Nine ways digital logistics can help companies make the most of people—and people make the most of their jobs.
Read a dozen white papers on digitizing logistics and issues such as visibility, interoperability and real-time connectivity take center stage. And rightly so. But one thing that’s often glossed over is the human impact. Though many have a mistaken perception that digital supply chains are all about replacing humans, these initiatives were actually created to make your job easier. So with that in mind, here is a by-no-means-complete sample of the ways digitized logistics processes can strengthen the human element of your organization.
1. Helping Employees Get More Done
By digitizing and automating everyday logistical functions such as shipment booking, status updates, instructions, etc., you can enable your team to eliminate time-consuming admin and get more done by a factor of ten, conservatively. This is great for the bottom line — fractionalizing overhead and operating costs, accelerating order-to-cash cycles and more. But it’s also good for the people, helping them add more value to the bottom line and maintain a stronger position within the company.
2. Enabling Leadership to Make the Most of Assets
Company’s leadership is entrusted with tremendous capital and assets, and judged stringently on the returns generated from these resources. Digital supply chains can help optimize asset deployment in dozens of ways including smart inventory strategies, faster throughput, streamlined facility utilization and reduction of overall operating expenses. Properly implemented, digital supply chains help your team reduce working capital by 15 to 30 percent.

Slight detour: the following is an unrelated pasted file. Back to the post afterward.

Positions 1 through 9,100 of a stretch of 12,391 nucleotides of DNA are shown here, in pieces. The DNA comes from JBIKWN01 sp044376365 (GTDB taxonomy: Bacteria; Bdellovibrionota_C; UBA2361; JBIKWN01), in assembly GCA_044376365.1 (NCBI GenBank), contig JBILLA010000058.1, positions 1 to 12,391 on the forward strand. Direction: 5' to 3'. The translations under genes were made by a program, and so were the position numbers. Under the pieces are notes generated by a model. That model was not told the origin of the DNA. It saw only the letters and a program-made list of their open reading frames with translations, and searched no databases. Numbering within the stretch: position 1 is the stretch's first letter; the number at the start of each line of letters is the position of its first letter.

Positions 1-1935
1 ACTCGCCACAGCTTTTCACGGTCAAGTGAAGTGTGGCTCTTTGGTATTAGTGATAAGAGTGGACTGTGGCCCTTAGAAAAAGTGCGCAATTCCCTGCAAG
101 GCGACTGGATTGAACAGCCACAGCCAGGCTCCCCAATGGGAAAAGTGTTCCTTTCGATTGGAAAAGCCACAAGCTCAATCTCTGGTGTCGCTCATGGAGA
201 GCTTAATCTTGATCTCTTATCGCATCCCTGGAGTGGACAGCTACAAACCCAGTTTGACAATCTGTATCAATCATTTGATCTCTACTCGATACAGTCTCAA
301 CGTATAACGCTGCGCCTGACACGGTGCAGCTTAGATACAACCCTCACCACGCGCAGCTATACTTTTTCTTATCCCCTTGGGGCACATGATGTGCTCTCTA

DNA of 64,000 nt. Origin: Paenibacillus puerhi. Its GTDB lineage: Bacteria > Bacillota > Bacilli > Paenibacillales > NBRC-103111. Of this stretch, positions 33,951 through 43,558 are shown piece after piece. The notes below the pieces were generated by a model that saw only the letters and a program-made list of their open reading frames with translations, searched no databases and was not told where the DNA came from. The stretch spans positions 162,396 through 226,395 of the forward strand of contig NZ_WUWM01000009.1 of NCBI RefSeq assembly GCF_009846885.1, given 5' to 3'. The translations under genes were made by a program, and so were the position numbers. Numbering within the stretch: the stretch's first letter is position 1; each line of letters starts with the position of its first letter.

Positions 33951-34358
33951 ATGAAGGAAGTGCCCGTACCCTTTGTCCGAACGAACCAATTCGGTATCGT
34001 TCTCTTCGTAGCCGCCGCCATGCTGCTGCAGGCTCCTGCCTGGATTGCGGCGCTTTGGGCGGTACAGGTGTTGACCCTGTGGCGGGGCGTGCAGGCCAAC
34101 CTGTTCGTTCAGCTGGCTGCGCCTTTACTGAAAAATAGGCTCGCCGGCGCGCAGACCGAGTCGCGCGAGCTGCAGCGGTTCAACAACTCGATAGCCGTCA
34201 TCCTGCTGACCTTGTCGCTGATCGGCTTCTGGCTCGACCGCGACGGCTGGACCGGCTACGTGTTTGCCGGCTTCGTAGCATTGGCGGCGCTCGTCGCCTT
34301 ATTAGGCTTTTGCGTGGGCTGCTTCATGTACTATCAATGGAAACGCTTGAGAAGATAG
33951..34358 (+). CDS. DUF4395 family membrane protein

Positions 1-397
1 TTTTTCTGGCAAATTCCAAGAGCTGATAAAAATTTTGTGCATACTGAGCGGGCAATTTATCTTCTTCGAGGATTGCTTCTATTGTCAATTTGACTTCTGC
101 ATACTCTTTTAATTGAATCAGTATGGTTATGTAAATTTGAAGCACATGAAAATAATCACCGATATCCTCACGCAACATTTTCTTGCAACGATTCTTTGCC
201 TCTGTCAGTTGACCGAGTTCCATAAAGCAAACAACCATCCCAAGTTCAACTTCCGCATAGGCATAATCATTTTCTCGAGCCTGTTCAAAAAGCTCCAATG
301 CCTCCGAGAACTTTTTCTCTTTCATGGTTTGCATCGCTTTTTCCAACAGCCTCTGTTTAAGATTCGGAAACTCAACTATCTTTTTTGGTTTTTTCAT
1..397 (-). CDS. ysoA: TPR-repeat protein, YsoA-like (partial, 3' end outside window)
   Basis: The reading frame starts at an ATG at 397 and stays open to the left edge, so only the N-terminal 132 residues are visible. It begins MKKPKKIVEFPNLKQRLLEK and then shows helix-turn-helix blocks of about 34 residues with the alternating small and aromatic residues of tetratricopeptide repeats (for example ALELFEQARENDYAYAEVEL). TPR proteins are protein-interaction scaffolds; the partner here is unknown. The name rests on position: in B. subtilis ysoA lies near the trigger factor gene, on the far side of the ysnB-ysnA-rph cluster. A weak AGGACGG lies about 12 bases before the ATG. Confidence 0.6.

3. Avoiding Trouble, Rework and Unnecessary Costs
One wrong address, code, currency or unit of measure can mean a costly butterfly effect of additional time, fees, opportunity cost and people to make it right. Digitizing logistics to get things right the first time can keep your people out of these ugly rework projects and focused on productive work. On average, manufacturers spend between 0.6 and 2.2 percent of the company’s sales on rework — so the stakes are high. On top of near-term costs and complexities, mistakes can also damage your team dynamic, causing conflict and leading to reduced engagement, collaboration and communication.
4. Creating More Interesting, Strategic Work
Repetitive, uninteresting tasks such as entering shipment data manually, checking inventory or reaching out to a third-party logistics partner regarding a shipment gone wrong can make life and work a misery. Digitizing these repetitive functions frees your staff for more challenging and interesting things and leaves room for professional growth. There’s no telling what people, departments or organizations will be capable of once out from under all that painful manual admin.
5. Upskilling, Training and Promoting from Within
What will employees do with all of these repetitive tasks off of their plate? Many organizations upskill these employees or even promote them to various managerial or specialty functions knowing they have front-line insights. Rather than entering shipment info or sales orders, representatives can spend time crunching the numbers on existing or potential logistical service suppliers, innovating processes, helping proactively prevent problems or collaborating with others on innovative ideas.